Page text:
MMObility: The rise of the browser

Glitch screenshot

Over the last week I have been obsessing over Glitch, the new browser-based MMORPG brought to us by Tiny Speck. I will go into details of why in my Rise and Shiny column, but for now, let's just say that I think it is one of the greatest things I have come across in a long time. For the record, I was talking about Glitch before it was popular (that hipster cred should get my a free pair of glasses in Glitch!) and was excited about starting this column because of games like Glitch.

In short, I knew that the browser market was huge, and I knew it was only going to grow bigger. Yes, I know what you're thinking, and yes I am claiming that we are starting to see the end of the heavy-duty client and demand for expensive hardware and upgrades. It's a big prediction, but click past the cut and let me explain.

Photo picture

Remember film? It's that stuff that photographers developed pictures on way back when. It's odd stuff, really, and to anyone who hadn't seen it before, it would appear magical. But it can be expensive and even bulky. Thanks to technology, photography is cheaper and more advanced than ever. For under a hundred dollars, any kid can go through a pretty stout photography phase. Digital photos are easier to store, share, and print. While some of you might argue about the current value of film, I can only say that woodworking still has value as well... but we have plastic.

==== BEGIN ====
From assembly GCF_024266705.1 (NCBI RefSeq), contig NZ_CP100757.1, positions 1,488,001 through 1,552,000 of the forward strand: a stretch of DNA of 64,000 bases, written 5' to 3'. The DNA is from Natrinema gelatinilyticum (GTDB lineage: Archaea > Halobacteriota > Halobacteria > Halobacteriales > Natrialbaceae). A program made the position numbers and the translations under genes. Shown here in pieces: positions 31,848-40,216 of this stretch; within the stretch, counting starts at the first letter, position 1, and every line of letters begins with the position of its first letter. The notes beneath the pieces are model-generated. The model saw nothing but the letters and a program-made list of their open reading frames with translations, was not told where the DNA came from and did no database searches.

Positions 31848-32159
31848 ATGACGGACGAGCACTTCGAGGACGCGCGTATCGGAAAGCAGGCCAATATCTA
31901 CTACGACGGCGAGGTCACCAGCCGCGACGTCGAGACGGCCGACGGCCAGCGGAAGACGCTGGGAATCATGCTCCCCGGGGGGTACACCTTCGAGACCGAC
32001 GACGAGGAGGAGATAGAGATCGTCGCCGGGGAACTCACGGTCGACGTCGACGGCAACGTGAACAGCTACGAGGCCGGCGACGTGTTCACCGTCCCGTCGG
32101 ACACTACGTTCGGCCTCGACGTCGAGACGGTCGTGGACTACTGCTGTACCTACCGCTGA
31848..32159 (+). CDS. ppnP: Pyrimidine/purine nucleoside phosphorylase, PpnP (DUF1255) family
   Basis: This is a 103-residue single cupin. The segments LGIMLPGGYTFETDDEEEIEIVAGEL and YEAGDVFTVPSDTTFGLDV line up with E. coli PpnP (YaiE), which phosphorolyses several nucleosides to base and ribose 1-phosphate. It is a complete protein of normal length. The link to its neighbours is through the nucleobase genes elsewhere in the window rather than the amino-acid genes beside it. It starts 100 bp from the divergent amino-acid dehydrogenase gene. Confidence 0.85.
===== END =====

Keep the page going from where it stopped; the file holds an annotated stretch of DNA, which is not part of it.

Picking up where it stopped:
The browser is the new environment for our gaming. With the browser, we can (usually) do away with cross-platform issues. Instead of waiting for the OS developers to get their agreement on, we can play games across all of our devices, with people from all over the world, in virtual worlds that spread across all genres. The browser is the tool that will unite everyone. The browser is to gaming what digital is to film.

"Thanks to free services from Google and others, I can do anything I want within the browser."

The browser has already shown us how much it can do within a very short period of time. I started this online adventure in '99. Our first PC was nearly a thousand dollars but featured a very slow processor and a tiny amount of RAM. Looking back, that little PC was such a weak device, but we still put many hours into it, and we played every MMO that we could get our hands on. The browser, at that time, was slow, so it was reserved mainly for checking email. Over the years, the browser has retained that role, but now I do more with my browser than I do with anything. Thanks to free services from Google and others, I can do anything I want within the browser. In fact, Google's Chromebooks are slowly being released, but at the current price point, they don't seem worth it. Of course, that price will drop.

Now we have new technologies like Unity, HTML5, and Flash that help the browser do things that we would normally look to downloadable clients for. Even though clients are also becoming streamlined and allowing new players to be in game within minutes, there is still the issue with storage and speed. Combine that with the problem of needing a powerful-enough machine to run those client-based games, and you'll get the formula that is adding up to the browser's success and widespread usage.